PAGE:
How do you maintain your authentic self/voice? Does the constant comparison on and/or influence of social media help or stifle this?
I have finally arrived at that point in life where I’m comfortable in my own skin. This being the case, it’s natural for me to infuse my female protagonists with many of my personality traits, the most notable being rebelliousness and an aversion to patriarchal/religious oppression. “Write the book you want to read” has been my motto from the start of my writing career, so my writing style reflects my taste as a reader: concise rather than verbose, and clever dialogue to show rather than tell (keeping in mind that what isn’t said is as important as what is said). I also like suspense. Ultimately, maintaining consistency in voice and style is what makes an author’s books identifiable to readers, which goes hand in hand with branding/marketing.
Social media, when used correctly, can be a good thing. Featuring creative people on my professional C. De Melo Facebook page brings me pleasure (as many artists, sculptors, poets, musicians, writers, and dancers already know). Positive Karma is definitely a boomerang! On the flip side, I think social media can potentially harm new or young writers who haven’t yet developed their voices. They may be inclined to compare themselves to experienced authors or—worse—attempt to copy them.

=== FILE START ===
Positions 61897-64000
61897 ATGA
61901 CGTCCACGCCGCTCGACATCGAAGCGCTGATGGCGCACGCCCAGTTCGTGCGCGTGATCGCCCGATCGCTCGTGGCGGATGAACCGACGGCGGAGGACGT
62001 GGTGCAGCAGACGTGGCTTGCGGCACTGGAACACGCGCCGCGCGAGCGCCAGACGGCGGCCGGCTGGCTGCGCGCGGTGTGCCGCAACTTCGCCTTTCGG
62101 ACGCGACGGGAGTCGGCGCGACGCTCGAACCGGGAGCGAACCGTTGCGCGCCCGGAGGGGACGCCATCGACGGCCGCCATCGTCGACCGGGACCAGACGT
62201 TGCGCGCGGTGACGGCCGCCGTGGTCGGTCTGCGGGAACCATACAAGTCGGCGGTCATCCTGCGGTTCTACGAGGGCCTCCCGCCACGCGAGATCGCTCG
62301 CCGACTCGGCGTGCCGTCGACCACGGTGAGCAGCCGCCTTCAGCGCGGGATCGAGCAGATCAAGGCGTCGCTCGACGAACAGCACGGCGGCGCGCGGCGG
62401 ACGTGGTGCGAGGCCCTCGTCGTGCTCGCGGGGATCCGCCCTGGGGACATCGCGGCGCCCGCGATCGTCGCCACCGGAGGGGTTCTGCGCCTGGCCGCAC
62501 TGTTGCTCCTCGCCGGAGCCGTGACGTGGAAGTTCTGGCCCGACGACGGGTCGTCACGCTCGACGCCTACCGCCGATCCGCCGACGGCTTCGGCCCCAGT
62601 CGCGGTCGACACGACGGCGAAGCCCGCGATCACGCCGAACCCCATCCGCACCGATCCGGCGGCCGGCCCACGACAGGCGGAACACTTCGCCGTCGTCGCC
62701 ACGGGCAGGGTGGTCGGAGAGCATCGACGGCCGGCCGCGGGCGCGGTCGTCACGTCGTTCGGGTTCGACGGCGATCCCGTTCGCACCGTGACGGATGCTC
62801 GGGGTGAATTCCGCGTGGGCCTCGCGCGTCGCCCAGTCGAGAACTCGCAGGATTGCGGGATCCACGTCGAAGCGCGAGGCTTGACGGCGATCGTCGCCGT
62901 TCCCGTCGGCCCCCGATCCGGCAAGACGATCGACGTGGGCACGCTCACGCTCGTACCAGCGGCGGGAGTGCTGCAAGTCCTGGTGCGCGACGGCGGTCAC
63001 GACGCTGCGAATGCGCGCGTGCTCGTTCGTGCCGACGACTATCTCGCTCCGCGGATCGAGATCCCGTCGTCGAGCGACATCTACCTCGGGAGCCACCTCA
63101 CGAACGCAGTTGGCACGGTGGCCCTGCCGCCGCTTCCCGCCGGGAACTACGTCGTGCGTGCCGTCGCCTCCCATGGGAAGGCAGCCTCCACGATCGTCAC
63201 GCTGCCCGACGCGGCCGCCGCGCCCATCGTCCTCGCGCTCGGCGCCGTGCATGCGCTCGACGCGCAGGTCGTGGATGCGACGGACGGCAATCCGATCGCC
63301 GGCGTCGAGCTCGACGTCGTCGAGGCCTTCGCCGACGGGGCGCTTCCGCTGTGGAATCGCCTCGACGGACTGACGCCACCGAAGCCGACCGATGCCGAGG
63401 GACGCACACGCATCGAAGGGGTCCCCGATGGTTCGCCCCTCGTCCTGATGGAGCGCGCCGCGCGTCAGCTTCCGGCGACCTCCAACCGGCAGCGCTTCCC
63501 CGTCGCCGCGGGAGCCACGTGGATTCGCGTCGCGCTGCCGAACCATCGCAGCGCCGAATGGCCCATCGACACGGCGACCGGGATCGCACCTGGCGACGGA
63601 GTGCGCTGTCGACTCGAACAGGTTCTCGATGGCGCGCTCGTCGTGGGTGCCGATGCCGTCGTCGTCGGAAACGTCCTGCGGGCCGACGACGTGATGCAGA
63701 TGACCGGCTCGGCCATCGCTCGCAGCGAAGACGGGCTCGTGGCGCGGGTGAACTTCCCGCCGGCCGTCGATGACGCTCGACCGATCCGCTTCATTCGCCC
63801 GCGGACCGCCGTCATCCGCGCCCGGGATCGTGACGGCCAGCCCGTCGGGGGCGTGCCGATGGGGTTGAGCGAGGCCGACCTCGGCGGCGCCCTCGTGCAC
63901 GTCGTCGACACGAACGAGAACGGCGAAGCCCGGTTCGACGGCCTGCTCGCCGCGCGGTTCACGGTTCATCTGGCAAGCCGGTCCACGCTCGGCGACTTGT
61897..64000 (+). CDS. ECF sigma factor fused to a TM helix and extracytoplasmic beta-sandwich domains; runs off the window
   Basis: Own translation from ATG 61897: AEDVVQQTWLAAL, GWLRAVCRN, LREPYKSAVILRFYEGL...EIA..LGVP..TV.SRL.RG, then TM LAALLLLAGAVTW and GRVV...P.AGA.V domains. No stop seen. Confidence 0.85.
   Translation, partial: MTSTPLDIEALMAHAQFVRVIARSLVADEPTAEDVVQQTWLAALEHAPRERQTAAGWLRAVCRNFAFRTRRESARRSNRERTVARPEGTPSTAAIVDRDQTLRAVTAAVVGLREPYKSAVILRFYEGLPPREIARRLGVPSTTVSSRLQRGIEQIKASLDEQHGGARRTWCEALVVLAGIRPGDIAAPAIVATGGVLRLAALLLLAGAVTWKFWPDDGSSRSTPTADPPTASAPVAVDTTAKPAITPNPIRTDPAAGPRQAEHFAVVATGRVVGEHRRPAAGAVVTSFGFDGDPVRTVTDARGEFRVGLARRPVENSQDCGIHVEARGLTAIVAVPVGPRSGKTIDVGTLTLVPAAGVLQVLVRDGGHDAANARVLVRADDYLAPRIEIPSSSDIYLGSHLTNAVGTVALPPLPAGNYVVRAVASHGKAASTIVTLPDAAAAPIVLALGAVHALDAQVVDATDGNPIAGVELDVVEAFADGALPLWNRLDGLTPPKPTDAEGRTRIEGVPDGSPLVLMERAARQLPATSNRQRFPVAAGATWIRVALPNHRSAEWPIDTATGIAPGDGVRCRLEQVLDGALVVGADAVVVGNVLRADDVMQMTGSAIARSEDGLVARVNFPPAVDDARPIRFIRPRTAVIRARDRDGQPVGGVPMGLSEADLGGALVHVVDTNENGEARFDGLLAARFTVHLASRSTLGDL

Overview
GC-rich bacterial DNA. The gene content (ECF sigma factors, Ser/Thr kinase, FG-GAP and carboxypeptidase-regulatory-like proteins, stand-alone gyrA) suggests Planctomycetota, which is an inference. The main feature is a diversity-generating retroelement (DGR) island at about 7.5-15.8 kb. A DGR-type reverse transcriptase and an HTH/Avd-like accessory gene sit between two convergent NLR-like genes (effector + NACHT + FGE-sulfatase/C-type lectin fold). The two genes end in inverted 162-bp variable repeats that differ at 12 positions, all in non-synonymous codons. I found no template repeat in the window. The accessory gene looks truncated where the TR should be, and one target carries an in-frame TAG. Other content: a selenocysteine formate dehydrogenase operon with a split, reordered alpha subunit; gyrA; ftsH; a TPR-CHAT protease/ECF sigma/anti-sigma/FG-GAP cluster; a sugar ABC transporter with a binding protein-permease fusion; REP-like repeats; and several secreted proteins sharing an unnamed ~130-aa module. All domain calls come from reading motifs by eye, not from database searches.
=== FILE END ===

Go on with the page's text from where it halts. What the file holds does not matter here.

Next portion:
When did you know that you had to use/explore your creativity in some way? Did/Does your family support/encourage you?
Despite being an extremely artistic and creative child, I was neither supported nor encouraged. The fundamentalist religion that I grew up in forbade college or any other “worldly” pursuit. At the age of 27, I finally took Shakespeare’s advice to be true to myself and never looked back. Today, many people in my family are proud of my accomplishments.
What happens if you ignore your creative impulses, i.e., if you don’t practice for a while?